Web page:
Background on Discussion Guests

John Fleischman

With more than 25 years of experience in adult education as a teacher, administrator and project director, John Fleischman is currently responsible for information and educational technology operations at the Sacramento County Office of Education. John possesses an extensive background with creating and implementing instructional and informational media for use in a variety of educational environments. His present area of focus is on building Web-based solutions for education, including data management systems and comprehensive online learning resources. Working at the state and national level, he provides oversight for a range of technology initiatives including the Outreach and Technology Assistance Network and Strengthening Programs Through Technology. John is the author of numerous publications and is frequently requested as a presenter at both state and national conferences.

Jerome (Jere) Johnston is Research Professor at the University of Michigan's Institute for Social Research. For 40 years he has been studying ways that technology shapes what people learn. In recent years Dr. Johnston has been exploring innovative ways to use technology in adult literacy. He directs the Project IDEAL Support Center, supporting 25 states in their efforts to build distance learning programs for adult learners. The Center provides technical assistance to states in the areas of training, research, and policy development (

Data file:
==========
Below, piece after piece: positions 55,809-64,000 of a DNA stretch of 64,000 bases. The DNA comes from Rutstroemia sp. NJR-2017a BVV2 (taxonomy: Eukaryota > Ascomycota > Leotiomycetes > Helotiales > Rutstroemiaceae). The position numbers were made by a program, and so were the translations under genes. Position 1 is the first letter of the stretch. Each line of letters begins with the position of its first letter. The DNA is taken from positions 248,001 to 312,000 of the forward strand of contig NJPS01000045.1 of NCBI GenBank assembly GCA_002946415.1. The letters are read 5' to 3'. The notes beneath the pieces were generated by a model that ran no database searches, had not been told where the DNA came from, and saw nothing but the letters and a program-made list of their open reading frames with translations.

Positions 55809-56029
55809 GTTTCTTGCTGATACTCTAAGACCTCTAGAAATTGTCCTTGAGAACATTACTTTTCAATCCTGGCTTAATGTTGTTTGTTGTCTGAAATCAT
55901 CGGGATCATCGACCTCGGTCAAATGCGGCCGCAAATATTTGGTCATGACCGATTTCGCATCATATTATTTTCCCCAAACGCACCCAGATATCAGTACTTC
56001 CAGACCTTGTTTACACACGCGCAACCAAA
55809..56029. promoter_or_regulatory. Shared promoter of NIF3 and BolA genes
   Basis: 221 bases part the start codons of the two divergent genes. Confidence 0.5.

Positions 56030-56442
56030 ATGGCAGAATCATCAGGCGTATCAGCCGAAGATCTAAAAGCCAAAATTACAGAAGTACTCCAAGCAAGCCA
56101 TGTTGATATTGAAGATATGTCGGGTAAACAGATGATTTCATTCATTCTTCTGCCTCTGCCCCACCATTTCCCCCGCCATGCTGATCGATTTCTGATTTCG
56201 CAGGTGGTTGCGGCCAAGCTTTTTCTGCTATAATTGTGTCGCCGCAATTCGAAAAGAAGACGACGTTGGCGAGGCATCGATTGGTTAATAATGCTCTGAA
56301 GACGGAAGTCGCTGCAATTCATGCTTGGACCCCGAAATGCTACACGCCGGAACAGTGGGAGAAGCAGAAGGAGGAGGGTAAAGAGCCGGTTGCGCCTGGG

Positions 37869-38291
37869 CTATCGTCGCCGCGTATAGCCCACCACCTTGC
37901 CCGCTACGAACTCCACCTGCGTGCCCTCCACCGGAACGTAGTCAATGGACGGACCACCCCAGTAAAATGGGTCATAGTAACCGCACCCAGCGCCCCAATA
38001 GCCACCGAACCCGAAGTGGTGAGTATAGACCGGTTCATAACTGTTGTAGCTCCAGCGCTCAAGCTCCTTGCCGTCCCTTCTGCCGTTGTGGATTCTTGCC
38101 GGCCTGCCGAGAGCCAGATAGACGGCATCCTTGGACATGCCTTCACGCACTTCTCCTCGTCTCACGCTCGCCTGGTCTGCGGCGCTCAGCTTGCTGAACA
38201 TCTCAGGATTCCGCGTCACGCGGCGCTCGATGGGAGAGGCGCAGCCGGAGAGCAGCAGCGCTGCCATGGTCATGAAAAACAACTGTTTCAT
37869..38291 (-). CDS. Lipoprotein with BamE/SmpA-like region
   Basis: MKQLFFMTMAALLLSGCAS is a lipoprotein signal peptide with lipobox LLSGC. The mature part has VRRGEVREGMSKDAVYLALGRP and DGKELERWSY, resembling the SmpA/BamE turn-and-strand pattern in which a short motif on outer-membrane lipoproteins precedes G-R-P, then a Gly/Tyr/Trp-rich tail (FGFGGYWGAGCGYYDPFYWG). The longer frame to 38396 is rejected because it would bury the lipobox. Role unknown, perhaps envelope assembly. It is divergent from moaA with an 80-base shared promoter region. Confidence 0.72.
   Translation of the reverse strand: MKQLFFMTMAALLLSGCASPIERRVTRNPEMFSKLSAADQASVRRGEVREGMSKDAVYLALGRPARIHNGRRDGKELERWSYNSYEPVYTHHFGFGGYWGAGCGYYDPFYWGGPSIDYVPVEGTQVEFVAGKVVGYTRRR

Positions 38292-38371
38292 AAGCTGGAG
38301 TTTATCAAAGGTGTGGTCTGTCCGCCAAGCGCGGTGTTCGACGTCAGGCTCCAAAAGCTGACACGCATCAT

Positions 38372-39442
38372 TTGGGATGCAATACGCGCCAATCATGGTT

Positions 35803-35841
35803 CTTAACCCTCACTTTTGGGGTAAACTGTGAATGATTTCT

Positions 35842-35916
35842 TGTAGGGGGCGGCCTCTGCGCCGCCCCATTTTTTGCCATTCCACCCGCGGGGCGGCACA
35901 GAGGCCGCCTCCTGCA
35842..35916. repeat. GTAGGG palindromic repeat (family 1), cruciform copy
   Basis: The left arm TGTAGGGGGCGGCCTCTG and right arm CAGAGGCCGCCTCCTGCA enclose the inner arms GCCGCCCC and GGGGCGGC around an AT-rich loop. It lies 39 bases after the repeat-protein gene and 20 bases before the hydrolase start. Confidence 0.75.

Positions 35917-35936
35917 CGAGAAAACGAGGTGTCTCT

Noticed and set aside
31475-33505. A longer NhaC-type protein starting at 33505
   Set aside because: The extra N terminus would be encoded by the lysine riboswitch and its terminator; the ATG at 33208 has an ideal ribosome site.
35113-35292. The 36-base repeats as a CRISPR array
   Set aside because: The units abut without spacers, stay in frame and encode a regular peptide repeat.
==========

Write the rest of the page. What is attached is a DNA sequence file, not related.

Stephen Reder is University Professor and Chair of the Department of Applied Linguistics at Portland State University. His research and teaching interests focus on adult education and the processes of literacy and language development during adulthood. Dr. Reder has served as the Principal Investigator for a number of major projects in adult education. Two recent projects, the Longitudinal Study of Adult Learning and the National Labsite for Adult ESOL, examine the ways adults acquire new literacy and language abilities and the roles which adult education programs and policies play in supporting that development. The results of this research have led to the development of the Learner Web, an innovative online adult learning support system. Professor Reder is the author of numerous publications about his research and its implications for adult education and adult literacy and language development. He has recently completed co-editing a volume with John Bynner, Tracking Adult Literacy and Numeracy Skills: Findings from Longitudinal Research. A second book is in progress, Dropping Out and Moving On: Life, Literacy and Development among High School Dropouts. Dr. Reder actively works with networks of adult education researchers, practitioners and policymakers at the state, regional and national levels.

Clare Strawn is Assistant Professor at Portland State University, Portland, Oregon, and has been an analyst on the Longitudinal Study of Adult Learning. She is interested in patterns of program participation, the intersection of learning and community development, social capital influences on learning strategies, and technology. She has been a co-developer, with Steve Reder of the Learner Web and has been actively involved in the demonstration project.